Core training unfortunately doesn’t just mean a six pack from sit ups and side twists. Most of us now understand that structured strength training is imperative to develop safely and efficiently as athletes. But what does core training actually involve? How does it help us specifically in swimming, cycling, and running? It may seem a burden initially, but it’s not to be overlooked- and here’s why…
The core is composed of the abdominal muscles, pelvic floor, lower back, parts of the upper back and to some extent the glutes, lats and trapezius muscles. Many of these lie deep in the body and aren’t clearly superficially visible like the abdominals and so receive less attention in training programs. But as endurance athletes where we want as much functional capacity as possible, neglecting areas of the core can lead to muscular imbalances and inefficiency losses.
So why is it so important to consider core training for each discipline?
A common theme to all 3 disciplines of triathlon is that it allows us to maintain posture and form when fatigued. Thus, minimising inefficiency and keeping as much of our energy as possible going into forward movement. With equal importance to this, a strong core enables us to minimise injury risk as our form deteriorates with fatigue.
Swimming requires engagement of the entire body in a way that cycling, and running don’t. To move through the water both quickly and efficiently we need to be streamlined. A strong trunk and core allow us to hold our body horizontal and closer to the surface, cutting through the water quicker. Weaknesses of the core are quite often visible with lateral movement of the hips and legs, increasing drag and slowing us down.
Further to this a strong core, and particularly obliques, allow us to roll and rotate our body through the stroke. Full rotation like this means we can stretch further with each stroke and pull more water in the process- increasing stroke length and thereby needing fewer strokes to achieve the same distance.
For this reason, implementation of some simple dry-land exercises such as side planks, prone back extensions, deadlifts and other compound exercises can greatly improve our swimming without the need to even get in the water!
As mentioned before, a strong core allows us to maintain an aerodynamic, efficient position on the bike. But more than this it can increase comfort and make training much more enjoyable. The majority of us will have experienced lower back pain at some point in our cycling careers, and whilst this can be down to bike fit, a strong core can go some way to minimising slouching and increased pressure on the lower back. A more enjoyable and comfortable cycling experience leading to training improvements over time and speed thereafter.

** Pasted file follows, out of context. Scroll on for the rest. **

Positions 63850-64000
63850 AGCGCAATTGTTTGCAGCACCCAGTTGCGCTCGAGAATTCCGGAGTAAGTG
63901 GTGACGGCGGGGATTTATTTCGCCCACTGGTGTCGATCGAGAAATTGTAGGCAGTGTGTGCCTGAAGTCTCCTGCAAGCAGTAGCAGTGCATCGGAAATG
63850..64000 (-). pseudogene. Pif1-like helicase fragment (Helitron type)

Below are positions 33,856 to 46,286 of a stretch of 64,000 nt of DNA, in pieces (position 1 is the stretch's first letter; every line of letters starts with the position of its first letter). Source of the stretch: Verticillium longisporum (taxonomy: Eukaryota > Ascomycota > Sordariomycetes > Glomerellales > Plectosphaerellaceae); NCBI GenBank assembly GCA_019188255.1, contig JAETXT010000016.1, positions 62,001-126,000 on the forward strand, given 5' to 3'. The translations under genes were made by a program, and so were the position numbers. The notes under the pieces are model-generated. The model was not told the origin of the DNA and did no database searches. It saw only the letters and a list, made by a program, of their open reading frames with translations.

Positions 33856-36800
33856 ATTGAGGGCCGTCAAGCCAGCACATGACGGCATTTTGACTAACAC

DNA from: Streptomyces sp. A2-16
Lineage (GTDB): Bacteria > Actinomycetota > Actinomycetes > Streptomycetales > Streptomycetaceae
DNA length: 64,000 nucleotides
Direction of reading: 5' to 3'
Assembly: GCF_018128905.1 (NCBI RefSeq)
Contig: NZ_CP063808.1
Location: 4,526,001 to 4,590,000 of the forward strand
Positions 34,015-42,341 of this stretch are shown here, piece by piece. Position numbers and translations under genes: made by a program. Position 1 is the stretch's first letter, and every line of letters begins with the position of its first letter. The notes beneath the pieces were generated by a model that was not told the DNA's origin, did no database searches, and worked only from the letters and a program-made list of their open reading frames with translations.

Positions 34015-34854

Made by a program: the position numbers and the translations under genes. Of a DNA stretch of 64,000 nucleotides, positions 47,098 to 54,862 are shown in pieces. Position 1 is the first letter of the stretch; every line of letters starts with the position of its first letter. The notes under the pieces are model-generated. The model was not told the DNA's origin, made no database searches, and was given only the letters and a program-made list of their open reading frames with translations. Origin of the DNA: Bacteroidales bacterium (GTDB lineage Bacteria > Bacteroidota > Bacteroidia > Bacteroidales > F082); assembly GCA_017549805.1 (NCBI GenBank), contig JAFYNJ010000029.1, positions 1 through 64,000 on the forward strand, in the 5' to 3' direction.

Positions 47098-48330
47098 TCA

A good position on the bike also allows us to maximise engagements of the glutes, and transfer force from the legs, through the core to the upper body. A weak core in this case meaning that we tire quicker and power transfer decreases. Alongside this, maintaining a good cycling position also allows us to breathe more freely, getting more oxygen to the muscles, and function more efficiently.
Coming at the end of a triathlon we hit the run fatigued from the start, and having been hunched up on the bike leg a strong core is really important for posture and maximising efficiency. Every time we strike the floor when running we tax our body, a stable core allows us to maintain joint alignment, and movement patterns to keep ourselves moving forward rather than wasting energy as lateral movement. This holds particularly true as race distances increase. Magnified up to a 70.3 or full ironman distance event, small efficiency savings can lead to huge results and importantly minimise the risks of injury.
Heading into lockdown as we are now, it’s a great time to establish some new habits. Adding one or two small strength focussed sessions each week can be a really good use of extra time rather than ramping up distances and risking overtraining injuries. Simple bodyweight routines can be found online and tailored to be triathlon specific in many ways without the need for large weights and complex equipment found in gyms.
If you still feel stuck then feel free to drop me a message or email and we can look at some simple exercises to get you started and feeling more confident in your training!